Adult Fairy Tales

Although I write fairy tale retellings for Young Adult, lately I’ve been drawn more to fairy tales for adults. My favourite author in this genre is and, I suppose, always will be the brilliant Angela Carter.

I had a nosey around and came up with a list that’s grabbed my attention; I want to read them all now. Unfortunately, being in the UK, the network of libraries in my town, although good, don’t have many of these even though they aren’t new releases. I’m going to have be very patient as funds aren’t going to stretch to getting these many books in quick succession.

Here they are, in no particular order:

‘A Wild Swan and other Tales’ by Michael Cunningham

A Wild Swan and Other Tales’ by Michael Cunningham and illustrated by Yuko Shimizu, these are a collection of tales to do with “the moments – dark, perverse and true – that our fairy tales forgot”.

‘The Mermaid’ by Christina Henry

The Mermaid’ by Christina Henry is based on PT Barnum’s ‘Feejee mermaid’ hoax but, here, an actual mermaid agrees to join his show.

‘Some Kind of Fairy Tale’ by Graham Joyce

Some Kind of Fairy Tale’ by Graham Joyce. A contemporary tale, it’s about a young girl returning to her family home after disappearing into the woods 20 years previous. Although full of happy stories, she hasn’t aged a day. Her parents are thrilled to have her back, having thought her dead, but her brother can’t help worrying there’s more to her story than she’s letting on.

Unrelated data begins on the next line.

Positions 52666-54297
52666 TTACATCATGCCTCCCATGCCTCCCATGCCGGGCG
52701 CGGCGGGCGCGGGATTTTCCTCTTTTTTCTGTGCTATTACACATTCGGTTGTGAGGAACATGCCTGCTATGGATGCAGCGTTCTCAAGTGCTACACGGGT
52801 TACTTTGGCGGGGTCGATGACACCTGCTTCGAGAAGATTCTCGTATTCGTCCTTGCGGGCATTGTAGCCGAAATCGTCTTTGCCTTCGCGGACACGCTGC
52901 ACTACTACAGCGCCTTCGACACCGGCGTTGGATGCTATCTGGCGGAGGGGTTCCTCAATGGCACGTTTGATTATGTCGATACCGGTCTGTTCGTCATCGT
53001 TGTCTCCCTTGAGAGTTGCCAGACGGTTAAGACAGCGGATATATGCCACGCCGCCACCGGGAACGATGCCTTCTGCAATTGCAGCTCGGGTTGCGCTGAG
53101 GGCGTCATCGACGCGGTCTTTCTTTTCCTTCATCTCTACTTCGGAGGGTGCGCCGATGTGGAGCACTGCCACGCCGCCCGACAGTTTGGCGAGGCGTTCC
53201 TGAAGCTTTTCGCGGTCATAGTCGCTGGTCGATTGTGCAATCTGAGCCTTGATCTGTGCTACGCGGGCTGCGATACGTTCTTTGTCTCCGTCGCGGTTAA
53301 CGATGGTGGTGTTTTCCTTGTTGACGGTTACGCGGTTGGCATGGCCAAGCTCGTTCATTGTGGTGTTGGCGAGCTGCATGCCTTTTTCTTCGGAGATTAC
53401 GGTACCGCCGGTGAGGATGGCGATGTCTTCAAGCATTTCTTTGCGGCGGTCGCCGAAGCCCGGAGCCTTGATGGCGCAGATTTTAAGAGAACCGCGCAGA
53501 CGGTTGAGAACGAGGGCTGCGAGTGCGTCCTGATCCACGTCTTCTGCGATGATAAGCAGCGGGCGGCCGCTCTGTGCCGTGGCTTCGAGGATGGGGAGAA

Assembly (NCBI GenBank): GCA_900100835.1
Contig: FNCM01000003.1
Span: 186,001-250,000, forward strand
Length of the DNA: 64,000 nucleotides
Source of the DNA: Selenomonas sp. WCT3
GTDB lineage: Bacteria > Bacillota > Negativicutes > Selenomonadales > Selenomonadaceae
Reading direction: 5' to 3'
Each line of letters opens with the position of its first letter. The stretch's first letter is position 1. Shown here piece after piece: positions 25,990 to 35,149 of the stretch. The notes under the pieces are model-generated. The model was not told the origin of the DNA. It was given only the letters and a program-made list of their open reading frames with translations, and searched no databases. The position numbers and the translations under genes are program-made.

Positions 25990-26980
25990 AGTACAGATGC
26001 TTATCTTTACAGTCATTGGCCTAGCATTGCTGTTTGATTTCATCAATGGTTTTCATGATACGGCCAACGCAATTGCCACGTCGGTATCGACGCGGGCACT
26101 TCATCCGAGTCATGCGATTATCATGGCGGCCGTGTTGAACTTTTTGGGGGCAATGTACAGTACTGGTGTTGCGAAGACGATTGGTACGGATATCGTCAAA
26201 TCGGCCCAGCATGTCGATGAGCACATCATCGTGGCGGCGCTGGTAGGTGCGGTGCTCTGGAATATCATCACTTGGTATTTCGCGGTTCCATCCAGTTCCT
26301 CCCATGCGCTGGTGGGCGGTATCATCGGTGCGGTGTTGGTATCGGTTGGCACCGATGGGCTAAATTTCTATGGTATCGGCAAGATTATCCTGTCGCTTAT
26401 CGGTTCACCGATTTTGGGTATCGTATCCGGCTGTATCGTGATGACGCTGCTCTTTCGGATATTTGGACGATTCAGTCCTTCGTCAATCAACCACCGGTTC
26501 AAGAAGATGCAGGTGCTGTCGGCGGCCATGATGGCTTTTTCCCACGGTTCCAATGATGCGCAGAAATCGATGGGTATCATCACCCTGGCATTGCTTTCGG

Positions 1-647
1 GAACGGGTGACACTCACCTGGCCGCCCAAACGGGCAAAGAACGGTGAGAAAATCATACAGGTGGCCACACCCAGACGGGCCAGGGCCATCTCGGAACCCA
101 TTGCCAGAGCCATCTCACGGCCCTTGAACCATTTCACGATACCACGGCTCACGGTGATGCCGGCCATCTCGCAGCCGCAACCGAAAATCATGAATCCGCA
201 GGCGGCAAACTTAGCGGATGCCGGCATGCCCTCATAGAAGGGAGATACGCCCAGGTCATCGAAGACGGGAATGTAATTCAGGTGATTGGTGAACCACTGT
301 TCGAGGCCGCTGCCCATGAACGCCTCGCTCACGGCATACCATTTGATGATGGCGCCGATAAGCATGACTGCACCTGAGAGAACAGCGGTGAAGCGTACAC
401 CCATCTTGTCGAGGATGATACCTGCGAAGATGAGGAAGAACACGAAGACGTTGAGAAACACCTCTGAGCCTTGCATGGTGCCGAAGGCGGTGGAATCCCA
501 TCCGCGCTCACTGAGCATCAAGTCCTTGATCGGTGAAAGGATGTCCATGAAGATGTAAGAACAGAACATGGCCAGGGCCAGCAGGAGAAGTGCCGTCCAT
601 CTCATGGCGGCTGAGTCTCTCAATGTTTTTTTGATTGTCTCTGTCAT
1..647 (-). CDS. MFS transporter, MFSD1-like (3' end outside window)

‘Tinder’ by Sally Gardner

Tinder’ by Sally Gardner. I have not, personally, come across a retelling of ‘The Tinderbox’. The part I enjoyed most about the original fairy tale was the 3 dogs that could be summoned. This retelling sounds quite dark and the cover is suitably creepy. According to Mal Peet’s review, Gardner “has noted and exploited, ingeniously and powerfully, the connection between The Tinderbox and the story of Prometheus, and this mythic underpinning gives her pell-mell fantasy both coherence and a satisfying richness.

‘Unbury Carol’ by Josh Malerman

Unbury Carol’ by Josh Malerman. This one, I am really looking forward to reading. A loose retelling of ‘Sleeping Beauty’ set in the Wild West. The Carol of the title has a bizarre condition – she lapses into a near-death coma-like state in times of stress. She appears dead, but she isn’t. Only 2 people know of her condition – her husband, who decides its time to let people believe Carol is dead when she’s not so he can have her inheritance, and her outlaw ex-lover who’s in a race against time to save her being buried alive.